Becoming a Vendor

by Linda Spartichino.

Here I am on a Saturday morning at my local farmer’s market, selling my homemade jams, fudge, cookies, granola, and cinnamon buns. I greet my regular customers; say hello to fellow vendors; recommend new products; make some of money; and enjoy the moments and the smiles as customers sample my products. How did I get here — the long and winding road, literally!

Linda Spartichino tending vendor table with grandchildren's help.

Linda Spartichino tending vendor table with grandchildren’s help.

I retired several years ago and I had a little time to “fill”.  My daughter sold her hand made soaps and lavender spritz at a local farmer’s market, and she encouraged me to do what I loved to do:  bake and share.

I investigated what would be required in my town: local permits, Board of Health approval and subsequent kitchen inspection, insurance certificate, etc.  I visited several markets and learned about renting a space, purchasing and lugging tables and tents, approved packaging, and what products were already available at weekly farmer’s markets. I went to enough markets to determine that there was a need for baked goods, and I tried to determine just what items would sell best. Then I began to bake in earnest plying friends, relatives, and neighbors for their input and suggestions on what they liked, what would they buy, how should it be packaged, etc. Then I got my permits and stocked my kitchen.  I began with a small inventory and a large gap in sales experience. It didn’t take too long to find a sustainable balance.

As you are consider participating at a farmer’s market here are some practical suggestions:

  • what is the charge for the space, is that payable weekly or seasonally?
  • visit the market to assess how many shoppers usually attend
  • how is the market promoted (emails, web-site flyers, special events, etc.)?
  • choose a market that isn’t over-crowded with products similar to yours
  • clearly mark prices for your items
  • have some start up cash available to make change
  • provide samples — this is a great way to get to know your customers and obtain their input as to quality, improvements, suggestions, etc.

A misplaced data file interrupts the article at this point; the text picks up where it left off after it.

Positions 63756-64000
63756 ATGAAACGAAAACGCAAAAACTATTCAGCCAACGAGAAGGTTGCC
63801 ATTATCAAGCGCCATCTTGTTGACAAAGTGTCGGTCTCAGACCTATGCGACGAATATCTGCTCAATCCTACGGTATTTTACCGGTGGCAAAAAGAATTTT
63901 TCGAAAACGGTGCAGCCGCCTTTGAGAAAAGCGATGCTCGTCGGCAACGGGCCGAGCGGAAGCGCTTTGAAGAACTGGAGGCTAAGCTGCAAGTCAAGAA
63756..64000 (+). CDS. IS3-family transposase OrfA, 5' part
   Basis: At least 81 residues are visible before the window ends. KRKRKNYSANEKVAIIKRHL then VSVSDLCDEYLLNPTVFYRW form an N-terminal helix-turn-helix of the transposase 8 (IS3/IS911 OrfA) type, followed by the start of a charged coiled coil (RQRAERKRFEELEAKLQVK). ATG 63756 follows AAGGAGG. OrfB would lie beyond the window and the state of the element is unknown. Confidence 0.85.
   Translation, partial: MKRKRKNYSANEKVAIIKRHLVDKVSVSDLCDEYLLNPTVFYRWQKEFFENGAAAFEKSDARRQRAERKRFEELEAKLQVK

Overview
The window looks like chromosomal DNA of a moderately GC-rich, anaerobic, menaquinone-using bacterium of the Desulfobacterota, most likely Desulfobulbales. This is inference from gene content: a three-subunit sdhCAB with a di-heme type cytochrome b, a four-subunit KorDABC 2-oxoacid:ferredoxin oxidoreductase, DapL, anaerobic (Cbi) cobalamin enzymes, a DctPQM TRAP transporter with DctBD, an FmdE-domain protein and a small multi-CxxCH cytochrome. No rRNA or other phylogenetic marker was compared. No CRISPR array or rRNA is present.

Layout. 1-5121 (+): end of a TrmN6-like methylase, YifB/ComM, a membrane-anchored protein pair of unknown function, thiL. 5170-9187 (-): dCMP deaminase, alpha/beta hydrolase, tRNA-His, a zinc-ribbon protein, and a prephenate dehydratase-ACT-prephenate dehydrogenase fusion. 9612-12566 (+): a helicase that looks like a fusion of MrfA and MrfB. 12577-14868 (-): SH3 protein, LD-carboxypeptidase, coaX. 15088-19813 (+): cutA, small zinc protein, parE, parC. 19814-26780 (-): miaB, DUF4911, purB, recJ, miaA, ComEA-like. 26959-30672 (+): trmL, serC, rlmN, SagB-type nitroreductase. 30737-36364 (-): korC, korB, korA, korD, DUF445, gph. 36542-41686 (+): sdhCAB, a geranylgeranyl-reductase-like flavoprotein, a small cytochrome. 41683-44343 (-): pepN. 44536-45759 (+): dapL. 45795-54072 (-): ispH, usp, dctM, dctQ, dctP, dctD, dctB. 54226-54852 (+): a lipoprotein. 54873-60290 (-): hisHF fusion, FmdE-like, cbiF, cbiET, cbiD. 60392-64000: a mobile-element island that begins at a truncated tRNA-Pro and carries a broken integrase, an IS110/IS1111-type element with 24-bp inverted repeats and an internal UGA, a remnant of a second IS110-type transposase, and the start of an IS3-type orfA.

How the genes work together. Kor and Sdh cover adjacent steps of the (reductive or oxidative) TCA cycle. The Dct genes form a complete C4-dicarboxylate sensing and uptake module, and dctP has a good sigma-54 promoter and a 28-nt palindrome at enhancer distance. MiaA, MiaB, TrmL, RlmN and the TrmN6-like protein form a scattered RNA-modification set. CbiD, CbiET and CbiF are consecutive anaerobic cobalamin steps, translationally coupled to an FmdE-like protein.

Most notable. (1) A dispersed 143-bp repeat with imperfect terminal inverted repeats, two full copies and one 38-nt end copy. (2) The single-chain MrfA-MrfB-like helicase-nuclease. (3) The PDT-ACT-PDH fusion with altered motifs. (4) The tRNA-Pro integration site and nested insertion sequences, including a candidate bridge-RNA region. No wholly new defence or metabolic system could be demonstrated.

• If you plan to sell perishable items have a plan for what does sell at the end of the day.  When that happens to me, I donate to shelters, and/or freeze and give to family and friends!

I involve my grandchildren in recommending items, and sometimes they will come to help set up, sell, and have fun at the market—creating an active “heritage”.  Marketing yourself and your products usually happens naturally as your family, friends, neighbors share your products and tell of your adventures as vendor. You can set up your own website and/or utilize the market’s website to feature your products, use business cards and flyers.

I have been very blessed by participating in the activity of farmer’s markets—as a vendor and consumer—getting fresh fruits and vegetables, supporting local enterprise, narrowing the “carbon footprint” in general. I have become a part of a community that cares about the environment and the economy, as well as the value of promoting local products and people.

Be prepared to enjoy your experience.

Linda Spartichino, Homemade Heaven Bakery selling at The Marketplace at Simpson Springs, Easton MA.


About eSS&SC

The South Shore and South Coast has been home to hunting, gathering, fishing, farming––and great eating––for over 10,000 years. We are committed to identifying, devouring, and sharing all that Southeastern Massachusetts has to offer today and preserving local options for future generations.
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